Abstract: I will focus on two topics in top physics - the anomalously large forward backward asymmetry (A_FB) in t-tbar production and the newly suggested signal of dark matter production - single top with missing E_T. Large A_FB may be a sign of new physics, with new flavor symmetric sectors representing an attractive possibility. I will show which representations of SM global flavor group can lead to acceptable phenomenology. As for the second topic, I will show that a monotop signal may be the dominant signal of DM at LHC for a large set of models.
Host: Michael Ramsey-Musolf
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Astronomy Colloquium
Do Supermassive Black Holes Co-Evolve with Their Host Galaxies?
Time: 3:30 pm - 5:00 pm
Place: 4421 Sterling Hall
Speaker: Chien Peng, Carnegie Observatories
Abstract: For almost 20 years, one of the intriguing puzzles in galaxy evolution is the strong correlations that have been observed between galaxies and their central supermassive black holes. The correlations suggested that galaxies and their central black holes somehow "knew" about each other, and that their evolution occurred in lock-steps. Theoretical models painted a beautiful picture that showed how quasar activity can both regulate the growth of the black hole and cause star formation inside galaxies to cease, thereby producing strong correlations that have been observed. The energy feedback by quasars in turn may solve a number of other puzzles in galaxy evolution. In recent years, new observations from quasars, ULIRGS, maser galaxies, and dwarf galaxies, are providing an increasingly complex picture about the relationship between black holes and galaxies. I will present recent data on the BH and galaxy relations both at high redshift and locally, evidence for a changing correlation, and controversies surrounding the observations. I will also discuss why, if black holes self-regulate galaxy growth as theories suggest, that self regulation should have happened before redshift 2, and subsequently the correlation may have to be maintained via statistical merging alone. However, I will explain how statistical merging may itself be able to explain the entire correlation, such that black holes and galaxies may actually not need to know about one another. Lastly, I will tie all the quasar data with observations of "red nugget," normal, galaxies at high redshift to illustrate which direction the needle compass points, despite there being controversies that remain about selection functions and black hole mass estimates in active galaxies.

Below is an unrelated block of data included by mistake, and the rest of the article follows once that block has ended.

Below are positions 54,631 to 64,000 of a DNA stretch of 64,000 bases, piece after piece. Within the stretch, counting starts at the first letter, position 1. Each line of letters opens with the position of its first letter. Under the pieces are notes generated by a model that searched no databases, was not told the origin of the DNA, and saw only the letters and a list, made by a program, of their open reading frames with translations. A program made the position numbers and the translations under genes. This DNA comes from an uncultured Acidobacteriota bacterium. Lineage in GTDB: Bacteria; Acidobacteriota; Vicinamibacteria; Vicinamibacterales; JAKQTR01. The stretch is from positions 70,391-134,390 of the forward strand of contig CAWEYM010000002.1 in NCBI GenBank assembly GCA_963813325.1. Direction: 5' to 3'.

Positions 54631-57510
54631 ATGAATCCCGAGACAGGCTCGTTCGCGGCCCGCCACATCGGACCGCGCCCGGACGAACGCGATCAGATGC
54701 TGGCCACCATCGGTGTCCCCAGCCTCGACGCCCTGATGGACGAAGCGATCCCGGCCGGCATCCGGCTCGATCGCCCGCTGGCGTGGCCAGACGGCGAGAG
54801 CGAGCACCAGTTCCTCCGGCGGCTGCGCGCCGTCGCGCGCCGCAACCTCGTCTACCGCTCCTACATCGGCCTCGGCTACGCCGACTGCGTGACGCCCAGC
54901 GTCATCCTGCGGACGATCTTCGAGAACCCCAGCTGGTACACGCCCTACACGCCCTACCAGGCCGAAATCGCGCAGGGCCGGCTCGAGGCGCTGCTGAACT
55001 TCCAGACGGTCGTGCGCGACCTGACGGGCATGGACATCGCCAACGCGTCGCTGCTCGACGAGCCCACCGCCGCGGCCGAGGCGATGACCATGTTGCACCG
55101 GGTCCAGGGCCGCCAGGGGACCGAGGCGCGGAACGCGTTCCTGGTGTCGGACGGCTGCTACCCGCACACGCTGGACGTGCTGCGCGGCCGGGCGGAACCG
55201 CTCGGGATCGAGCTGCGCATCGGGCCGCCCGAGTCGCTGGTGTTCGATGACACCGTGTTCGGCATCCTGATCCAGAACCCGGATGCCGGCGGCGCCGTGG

Host: Professor Christi Tremonti
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Graduate Introductory Seminar
Neutrino and Dark Matter Physics Seminar
Time: 5:30 pm
Place: 2223 Chamberlin Hall
Speaker: Balantekin, Heeger, Maruyama
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Friday, October 14th, 2011

Cosmology Journal Club
An Informal discussion about a broad variety of arXiv papers related to Cosmology
Time: 12:00 pm
Place: 5242 Chamberlin Hall
Abstract: Please visit the following link for more details:
Please feel free to bring your lunch!
If you have questions or comments about this journal club, would like to propose a topic or volunteer to introduce a paper, please email Le Zhang (
Host: Peter Timbie
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Physics Department Colloquium
Quantum Phase Transitions and Scale Invariance of Atomic Quantum Gases
Time: 3:30 pm
Place: 2241 Chamberlin Hall (coffee at 4:30 pm)
Speaker: Cheng Chin, University of Chicago
Abstract: Atoms at ultralow temperatures are fascinating quantum objects, which can tunnel through barriers, repel or attract each other, and interfere like electromagnetic waves. This wavy behavior of ultracold atoms evidently illustrates the particle-wave duality as discussed in quantum physics. By loading repulsively interacting atoms into tiny optical cells (or optical lattices), we show that the wavy nature of the atoms can be completely suppressed. At the same time, the gaseous sample develops an interesting multi-layer structure with density plateaus, resembling a multi-tier wedding cake. Our observation of the cake structure in 2D ultracold gases [1] raises new prospects to investigate the dynamics and transport across the phase boundary [2] and to identify universal scaling laws in the (quantum) critical regime [3]. Surprising findings along these directions will be presented and discussed.

[1] In situ Observation of incompressible Mott-insulating domains in atomic gases Nathan Gemelke, Xibo Zhang, Chen-Lung Hung, Cheng Chin Nature 460, 995 (2009)
[2] Slow Mass Transport and Statistical Evolution of An Atomic Gas Across the Superfluid-Mott Insulator Transition Chen-Lung Hung, Xibo Zhang, Nathan Gemelke, Cheng Chin Phys. Rev. Lett. 104.160403 (2010)
[3] Observation of scale invariance and universality in two-dimensional Bose gases Chen-Lung Hung, Xibo Zhang, Nathan Gemelke, Cheng Chin Nature (2011) doi:10.1038/nature09722
Host: Saffman